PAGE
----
A Viennese en route to Venice

We were lucky enough to share our train couchette to from Vienna to Venice with a mud-loving architect named David. We first chatted about Central European weather, Austrian politics, bicycle design, and then the biennale where he was invited to participate in a student workshop. He spoke enthusiastically about his thesis project in South Sudan.

Our train arriving in Venice
Morning rail arrival to Venice

He worked with an Austrian non-profit and the local community to design a health center constructed with locally-sourced materials: mainly mud and wood. Mud was essential in providing the main building material, as well as a strategic tool in protecting the wooden structure from termite infiltration. As is often the case, it would have been easier to protect the structure using purchased materials, but costs rise exponentially. As a pair of enthusiastic thesis students, they pushed to use local, inexpensive and easily repairable materials. With ingenuity and a little maintenance, they built a locally-sourced, environmentally-friendly building. The structure can now be locally maintained with little cost, expanded with little cost, and ultimately, demolished with little impact.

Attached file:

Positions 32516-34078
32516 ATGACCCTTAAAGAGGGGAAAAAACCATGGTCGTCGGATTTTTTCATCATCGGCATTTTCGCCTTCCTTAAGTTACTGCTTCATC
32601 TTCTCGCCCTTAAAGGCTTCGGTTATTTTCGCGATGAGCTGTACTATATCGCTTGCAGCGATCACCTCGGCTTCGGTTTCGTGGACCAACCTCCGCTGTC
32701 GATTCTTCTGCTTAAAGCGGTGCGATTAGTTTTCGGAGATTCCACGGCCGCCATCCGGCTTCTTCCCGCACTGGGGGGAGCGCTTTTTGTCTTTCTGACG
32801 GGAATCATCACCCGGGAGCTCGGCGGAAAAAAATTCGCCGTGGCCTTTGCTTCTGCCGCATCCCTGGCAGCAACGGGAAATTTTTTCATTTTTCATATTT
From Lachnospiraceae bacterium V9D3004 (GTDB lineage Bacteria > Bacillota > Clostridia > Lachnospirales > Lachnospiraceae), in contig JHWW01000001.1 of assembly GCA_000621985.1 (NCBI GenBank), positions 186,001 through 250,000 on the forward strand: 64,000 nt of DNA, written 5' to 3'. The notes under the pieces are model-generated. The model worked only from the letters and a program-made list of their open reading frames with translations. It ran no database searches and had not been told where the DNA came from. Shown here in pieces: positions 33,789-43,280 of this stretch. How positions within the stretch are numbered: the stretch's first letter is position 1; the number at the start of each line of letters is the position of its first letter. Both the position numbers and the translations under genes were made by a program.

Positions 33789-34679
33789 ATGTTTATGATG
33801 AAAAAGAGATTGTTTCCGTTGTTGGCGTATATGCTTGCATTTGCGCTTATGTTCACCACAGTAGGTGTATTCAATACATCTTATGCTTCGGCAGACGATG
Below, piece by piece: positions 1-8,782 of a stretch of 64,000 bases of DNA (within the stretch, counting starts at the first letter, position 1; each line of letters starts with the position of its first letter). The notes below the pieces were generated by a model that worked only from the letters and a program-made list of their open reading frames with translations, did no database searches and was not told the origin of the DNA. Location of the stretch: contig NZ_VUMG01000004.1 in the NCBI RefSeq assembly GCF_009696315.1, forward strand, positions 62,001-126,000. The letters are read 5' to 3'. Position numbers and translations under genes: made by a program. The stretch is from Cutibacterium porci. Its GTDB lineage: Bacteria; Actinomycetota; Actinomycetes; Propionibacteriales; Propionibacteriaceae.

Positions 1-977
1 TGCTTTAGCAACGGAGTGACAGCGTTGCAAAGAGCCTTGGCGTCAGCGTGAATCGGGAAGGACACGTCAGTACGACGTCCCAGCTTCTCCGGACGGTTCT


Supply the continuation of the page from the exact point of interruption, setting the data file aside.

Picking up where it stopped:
Talking Dirty at the Biennale

This idea of elevating mud was further enforced at the Biennale. The theme was ‘Reporting from the Front’, focusing on architecture that is building to connect with civil society, building for the millions of new urban dwellers and building in ways that creatively manoeuvre around the complex obstacles of modern life.

Biennale entrance

The pavilions were filled with architecture tackling these problems in ways that are as beautiful as they are innovative. Displays stretched across two grounds, providing more rich creativity and context than I could reasonably process. In this expansive event dedicated to the leading edge of architecture and design, humble mud was put on a pedestal. On display for all to see and bask in its simple, sustainable merits.

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National Aboriginal Day: Humble Learnings from Knowledge Keepers of Mi’kma’ki

National Aboriginal Day: Humble Learnings from Knowledge Keepers of Mi’kma’ki

Happy National Aboriginal Day!